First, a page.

Academic Research

How useful is peer review?

One of the themes in this week’s blog discussion surrounding Paul Krugman’s post on the subject was whether it is worth waiting around for peer review.

As I’ve tried to explain, the notion of journals as gatekeepers was largely fictional even 25 years ago. And I have a somewhat jaundiced view of how the whole refereeing/publication system has ever worked; all too often, it seems to act as a way for entrenched doctrines to blockade new ideas, or at least to keep people with new ideas from getting tenure at a good school.

Now there is lots of baggage going on there. Paul Krugman featured nicely in an article I wrote on journal rejections a few years back [here is the apparently SOPA free version]. But part of the issue is whether the journal process ads anything. In particular, does peer review help select the best quality content?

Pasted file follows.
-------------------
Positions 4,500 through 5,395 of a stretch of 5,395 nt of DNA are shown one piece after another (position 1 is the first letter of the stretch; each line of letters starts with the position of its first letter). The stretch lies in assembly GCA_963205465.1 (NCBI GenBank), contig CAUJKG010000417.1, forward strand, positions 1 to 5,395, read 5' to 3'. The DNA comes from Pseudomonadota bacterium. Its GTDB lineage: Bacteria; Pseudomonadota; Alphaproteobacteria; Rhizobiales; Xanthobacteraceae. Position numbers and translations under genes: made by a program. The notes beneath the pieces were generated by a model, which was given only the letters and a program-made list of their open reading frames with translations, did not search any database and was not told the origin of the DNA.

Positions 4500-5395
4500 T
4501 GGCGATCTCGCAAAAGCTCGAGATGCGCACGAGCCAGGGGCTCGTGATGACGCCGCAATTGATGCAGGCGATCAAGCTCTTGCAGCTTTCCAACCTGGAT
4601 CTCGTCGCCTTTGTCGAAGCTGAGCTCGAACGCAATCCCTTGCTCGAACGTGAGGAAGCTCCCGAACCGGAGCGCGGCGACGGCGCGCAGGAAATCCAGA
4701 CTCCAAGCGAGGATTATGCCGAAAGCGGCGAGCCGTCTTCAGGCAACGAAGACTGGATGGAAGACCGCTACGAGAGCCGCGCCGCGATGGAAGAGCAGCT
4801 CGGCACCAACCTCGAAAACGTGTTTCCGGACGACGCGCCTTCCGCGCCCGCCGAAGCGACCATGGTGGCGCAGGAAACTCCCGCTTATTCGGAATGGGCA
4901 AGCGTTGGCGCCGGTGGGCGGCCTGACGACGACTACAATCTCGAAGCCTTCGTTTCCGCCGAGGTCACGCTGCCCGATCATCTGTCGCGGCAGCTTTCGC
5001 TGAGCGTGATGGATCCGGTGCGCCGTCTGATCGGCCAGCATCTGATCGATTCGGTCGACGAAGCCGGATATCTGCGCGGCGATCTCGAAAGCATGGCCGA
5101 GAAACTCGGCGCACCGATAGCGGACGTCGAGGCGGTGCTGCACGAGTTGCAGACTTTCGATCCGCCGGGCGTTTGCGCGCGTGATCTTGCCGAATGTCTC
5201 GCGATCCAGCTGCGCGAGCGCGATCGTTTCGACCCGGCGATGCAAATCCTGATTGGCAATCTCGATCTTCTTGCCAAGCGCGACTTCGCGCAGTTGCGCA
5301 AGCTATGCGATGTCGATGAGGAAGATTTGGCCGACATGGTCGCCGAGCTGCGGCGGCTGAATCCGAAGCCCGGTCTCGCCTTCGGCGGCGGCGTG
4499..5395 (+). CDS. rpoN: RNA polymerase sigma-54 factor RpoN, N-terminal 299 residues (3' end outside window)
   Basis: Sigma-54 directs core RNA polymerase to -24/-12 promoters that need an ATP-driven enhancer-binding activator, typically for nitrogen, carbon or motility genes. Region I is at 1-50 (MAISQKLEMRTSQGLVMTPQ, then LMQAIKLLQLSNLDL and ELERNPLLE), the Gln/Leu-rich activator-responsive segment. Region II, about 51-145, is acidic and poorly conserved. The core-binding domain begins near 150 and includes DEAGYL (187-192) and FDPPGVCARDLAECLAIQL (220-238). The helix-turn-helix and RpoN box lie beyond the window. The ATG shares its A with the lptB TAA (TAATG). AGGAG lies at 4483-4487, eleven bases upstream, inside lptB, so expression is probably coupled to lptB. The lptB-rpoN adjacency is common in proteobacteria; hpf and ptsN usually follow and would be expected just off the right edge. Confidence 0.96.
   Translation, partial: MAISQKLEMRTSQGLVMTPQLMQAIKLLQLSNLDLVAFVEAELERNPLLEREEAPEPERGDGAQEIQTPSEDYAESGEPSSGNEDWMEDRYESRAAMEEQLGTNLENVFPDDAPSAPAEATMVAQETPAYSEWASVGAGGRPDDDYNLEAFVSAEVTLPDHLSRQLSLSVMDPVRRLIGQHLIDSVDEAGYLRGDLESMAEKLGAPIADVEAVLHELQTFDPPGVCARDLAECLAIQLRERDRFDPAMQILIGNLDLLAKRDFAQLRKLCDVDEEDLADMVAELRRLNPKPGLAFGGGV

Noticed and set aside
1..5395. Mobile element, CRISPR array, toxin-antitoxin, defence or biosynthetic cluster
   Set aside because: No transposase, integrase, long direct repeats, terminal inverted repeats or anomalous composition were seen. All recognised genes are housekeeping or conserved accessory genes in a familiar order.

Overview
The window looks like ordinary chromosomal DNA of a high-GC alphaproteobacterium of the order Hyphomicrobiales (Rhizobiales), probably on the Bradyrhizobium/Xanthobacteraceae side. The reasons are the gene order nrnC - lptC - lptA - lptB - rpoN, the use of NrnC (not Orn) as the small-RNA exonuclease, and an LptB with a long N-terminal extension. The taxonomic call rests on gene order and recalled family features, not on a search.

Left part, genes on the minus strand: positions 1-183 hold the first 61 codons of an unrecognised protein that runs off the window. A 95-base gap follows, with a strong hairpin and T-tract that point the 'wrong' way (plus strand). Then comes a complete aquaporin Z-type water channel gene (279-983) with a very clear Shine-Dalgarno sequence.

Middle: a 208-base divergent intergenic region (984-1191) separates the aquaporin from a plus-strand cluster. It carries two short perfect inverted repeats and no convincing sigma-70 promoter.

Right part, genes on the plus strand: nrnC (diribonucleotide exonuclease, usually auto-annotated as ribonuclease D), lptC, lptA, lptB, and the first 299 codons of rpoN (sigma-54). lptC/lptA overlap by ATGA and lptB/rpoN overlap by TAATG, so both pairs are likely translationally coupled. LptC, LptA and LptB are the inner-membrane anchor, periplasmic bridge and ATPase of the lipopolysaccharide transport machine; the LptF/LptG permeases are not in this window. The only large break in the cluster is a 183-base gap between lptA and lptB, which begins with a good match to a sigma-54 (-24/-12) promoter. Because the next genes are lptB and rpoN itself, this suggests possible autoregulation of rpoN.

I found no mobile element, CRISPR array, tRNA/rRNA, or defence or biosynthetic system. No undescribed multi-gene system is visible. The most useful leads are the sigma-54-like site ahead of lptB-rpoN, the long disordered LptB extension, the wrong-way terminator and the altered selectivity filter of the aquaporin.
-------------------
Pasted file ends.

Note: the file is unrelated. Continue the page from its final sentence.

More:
This week I heard a presentation by MIT PhD student, Danielle Li, that sheds some light on the subject. She wanted to examine the twin hypotheses that (a) peer review allows expert information to be brought to bear on evaluations and (b) peer review allows bias and favouritism to lead the day. To do this, she studied funding review panels at the NIH. She noted that experts would likely boost the chances of projects that were of high quality while lowering the chances of low quality ones in their domain of expertise. On the other hand, if reviewers were biased towards their area (either positively or negatively), this would have a similar impact on the chances of high and low quality projects. How do you know a project is of high quality if it is rejected? It turns out you can get a good idea from the work leading up to it (a la ‘Real’ The Grant Cycle).

So what did she find? Basically, reviewers in an area are both expert (their scores are related to quality) and positively biased (boosting funding chances by 2.9%) but in the end they help because the expert effect is greater, on average, than the bias effect. So it is basically better to have a biased expert than no expert at all.

Oh and by the way, grad students out there: this is a near perfect example of a dissertation paper. You would do well to look at it closely and learn.

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